Jeremy Wade confronts ‘monsters’ of the murky deep for your entertainment

Jonathan Strong | Contributor

Sitting in a swimming pool full of piranhas, Jeremy Wade began to suspect his television crew was out for revenge.

First, a producer said the shot would not do by itself, they needed Wade to deliver a few lines. With dozens of piranhas swimming around him, the crew conducted a brief meeting to write a script.

Wade read it, but the sound man deemed it unsatisfactory because of background noise. Now in the pool 30 minutes, the razor-toothed flesh-eating fish were “getting a little more bold,” Wade recounts.

As host of River Monsters, a remarkable show on which Wade investigates claims of man-eating freshwater fish, Wade lives a fishing adventure as a career – while his crew of avid fishermen watch enviously.

Noticing the piranhas beginning to swim behind his back, Wade wondered whether their envy was behind his precarious position, “a little bit of revenge?” as he put it.

Thankfully, he survived the piranha pool. But in South America he brought to the screen survivors from a bus that plunged into the Amazon. When it was finally removed from the water, its occupants were missing most of their flesh.

Wade also found the family of a toddler who slipped into the river during dry season. The family rushed towards the water at the sound of the splash but found it was too late – piranhas were already devouring the child.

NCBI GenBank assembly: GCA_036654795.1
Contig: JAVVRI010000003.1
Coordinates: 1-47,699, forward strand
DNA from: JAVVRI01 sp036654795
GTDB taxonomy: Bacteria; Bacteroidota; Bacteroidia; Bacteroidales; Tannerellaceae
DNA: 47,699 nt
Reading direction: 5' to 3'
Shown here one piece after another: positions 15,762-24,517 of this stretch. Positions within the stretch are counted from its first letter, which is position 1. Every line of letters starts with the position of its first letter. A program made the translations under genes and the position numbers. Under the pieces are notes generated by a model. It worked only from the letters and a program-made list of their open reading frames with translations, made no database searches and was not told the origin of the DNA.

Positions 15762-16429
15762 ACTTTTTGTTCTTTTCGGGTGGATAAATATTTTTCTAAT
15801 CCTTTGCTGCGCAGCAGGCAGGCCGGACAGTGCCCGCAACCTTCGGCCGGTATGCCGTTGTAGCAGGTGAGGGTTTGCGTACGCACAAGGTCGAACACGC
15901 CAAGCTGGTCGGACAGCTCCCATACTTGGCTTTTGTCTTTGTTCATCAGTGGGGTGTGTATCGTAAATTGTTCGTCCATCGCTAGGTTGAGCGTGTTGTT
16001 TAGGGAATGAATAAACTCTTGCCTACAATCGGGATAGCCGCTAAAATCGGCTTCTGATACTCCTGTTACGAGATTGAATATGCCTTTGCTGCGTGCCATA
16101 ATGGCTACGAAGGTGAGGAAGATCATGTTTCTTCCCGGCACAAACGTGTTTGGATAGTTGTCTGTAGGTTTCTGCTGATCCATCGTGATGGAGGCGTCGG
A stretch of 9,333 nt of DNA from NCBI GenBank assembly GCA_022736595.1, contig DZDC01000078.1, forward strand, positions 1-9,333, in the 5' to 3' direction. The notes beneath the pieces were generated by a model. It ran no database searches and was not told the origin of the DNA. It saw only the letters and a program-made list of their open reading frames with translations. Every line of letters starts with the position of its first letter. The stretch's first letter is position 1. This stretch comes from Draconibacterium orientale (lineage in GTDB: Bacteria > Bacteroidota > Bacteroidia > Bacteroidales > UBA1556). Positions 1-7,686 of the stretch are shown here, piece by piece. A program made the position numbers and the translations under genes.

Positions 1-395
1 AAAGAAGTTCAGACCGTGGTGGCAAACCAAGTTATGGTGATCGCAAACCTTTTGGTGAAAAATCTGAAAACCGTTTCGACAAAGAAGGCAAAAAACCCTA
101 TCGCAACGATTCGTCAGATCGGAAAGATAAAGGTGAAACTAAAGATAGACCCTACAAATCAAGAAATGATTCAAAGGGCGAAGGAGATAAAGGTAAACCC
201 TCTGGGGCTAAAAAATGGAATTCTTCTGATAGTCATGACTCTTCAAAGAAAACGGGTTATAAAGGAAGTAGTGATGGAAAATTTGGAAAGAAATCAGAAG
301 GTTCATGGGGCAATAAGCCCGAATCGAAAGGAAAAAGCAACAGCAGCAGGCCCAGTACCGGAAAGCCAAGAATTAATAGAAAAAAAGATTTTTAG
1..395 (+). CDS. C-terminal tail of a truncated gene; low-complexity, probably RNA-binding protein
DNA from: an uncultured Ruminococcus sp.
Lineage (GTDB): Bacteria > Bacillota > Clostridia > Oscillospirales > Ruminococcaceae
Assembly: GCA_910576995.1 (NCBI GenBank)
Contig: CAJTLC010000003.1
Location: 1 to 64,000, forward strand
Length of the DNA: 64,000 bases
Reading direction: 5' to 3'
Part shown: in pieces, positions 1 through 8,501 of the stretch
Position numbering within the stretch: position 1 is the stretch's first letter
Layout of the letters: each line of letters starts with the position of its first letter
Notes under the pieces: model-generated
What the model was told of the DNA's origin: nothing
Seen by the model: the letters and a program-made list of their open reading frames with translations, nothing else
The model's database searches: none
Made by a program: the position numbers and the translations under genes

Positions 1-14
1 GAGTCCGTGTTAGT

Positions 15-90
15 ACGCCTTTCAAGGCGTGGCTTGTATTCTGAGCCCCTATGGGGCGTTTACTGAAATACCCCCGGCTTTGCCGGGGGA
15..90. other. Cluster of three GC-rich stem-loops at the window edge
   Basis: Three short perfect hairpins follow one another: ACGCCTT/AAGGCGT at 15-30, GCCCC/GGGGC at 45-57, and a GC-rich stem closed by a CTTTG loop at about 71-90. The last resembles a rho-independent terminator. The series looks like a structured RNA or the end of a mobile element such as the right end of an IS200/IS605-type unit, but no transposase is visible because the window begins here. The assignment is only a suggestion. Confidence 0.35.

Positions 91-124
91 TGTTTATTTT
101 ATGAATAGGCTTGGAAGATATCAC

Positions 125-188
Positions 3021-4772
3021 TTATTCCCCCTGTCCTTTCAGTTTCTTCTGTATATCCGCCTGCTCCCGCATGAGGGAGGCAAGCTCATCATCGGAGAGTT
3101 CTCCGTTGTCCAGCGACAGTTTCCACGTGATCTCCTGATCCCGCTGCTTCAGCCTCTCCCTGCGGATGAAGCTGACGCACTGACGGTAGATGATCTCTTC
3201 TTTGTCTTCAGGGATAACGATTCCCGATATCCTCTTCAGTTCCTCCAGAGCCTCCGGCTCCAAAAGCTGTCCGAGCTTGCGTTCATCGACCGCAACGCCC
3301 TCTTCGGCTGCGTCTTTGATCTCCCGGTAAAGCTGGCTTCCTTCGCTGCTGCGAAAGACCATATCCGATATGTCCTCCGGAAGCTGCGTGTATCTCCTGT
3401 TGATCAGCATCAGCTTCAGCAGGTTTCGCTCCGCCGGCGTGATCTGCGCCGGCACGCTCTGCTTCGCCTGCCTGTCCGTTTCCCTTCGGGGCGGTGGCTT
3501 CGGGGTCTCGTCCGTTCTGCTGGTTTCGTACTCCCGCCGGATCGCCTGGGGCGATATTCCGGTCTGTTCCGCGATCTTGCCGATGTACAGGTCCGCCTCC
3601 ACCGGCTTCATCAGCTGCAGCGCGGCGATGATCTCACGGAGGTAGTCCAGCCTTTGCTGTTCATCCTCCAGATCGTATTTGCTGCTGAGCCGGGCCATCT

All in a day’s work for Wade, a young 54. Besides piranhas, he’s caught human-sucking catfish on the border between India and Nepal. He landed a 400-pound freshwater stingray with a 10-inch barb that delivers a flesh-dissolving, “wish you were dead” sting. And he hooked a vicious, toothy Bull Shark on a river, far inland, in Australia.

But Wade told The Daily Caller the fish he is personally most terrified by is the Goliath Tigerfish, the only fish in Africa unafraid of crocodiles. In fact, it eats them.

Wade said skinny dipping in the Congo River basin, where the fish thrive, is ill advised. “They’re partial to coming along and removing anything that dangles,” he said, adding that he’d require a “Kevlar bathing suit” to go swimming there.

Goliath Tigerfish have sharp, massive teeth that protrude on the outside of their mouths like something from your worst nightmare as a kid. Wade said he’s so fearful of the fish because they tend to attack humans unpredictably.

“If you’re in the wrong place at the wrong time, if one did happen to be lurking, it could take a very big lump out of you in no time.”

Some of the fish Wade investigates are decidedly less terrifying, even if the ominous soundtrack and voiceovers may fool viewers. For instance, watching an episode on the Snakehead, a nasty invasive species whose voracious eating habits are helping it spread through Florida, one might have thought the fish was threatening mankind’s extinction.

The fish is more of an ecological disaster than a maneater. But on River Monsters, a government official’s hyperbolic warnings are played repeatedly to a terrifying score. I wondered if Wade might laugh at it in private.

“I think some of it is a bit tongue in cheek,” Wade admitted, “we start off with a story, maybe hearing something that sounds a bit far fetched.” Cue the dramatization – which can reach comedy in its urgency. “But then we investigate – separate the factual from the unfactual – like a crime investigation,” Wade said.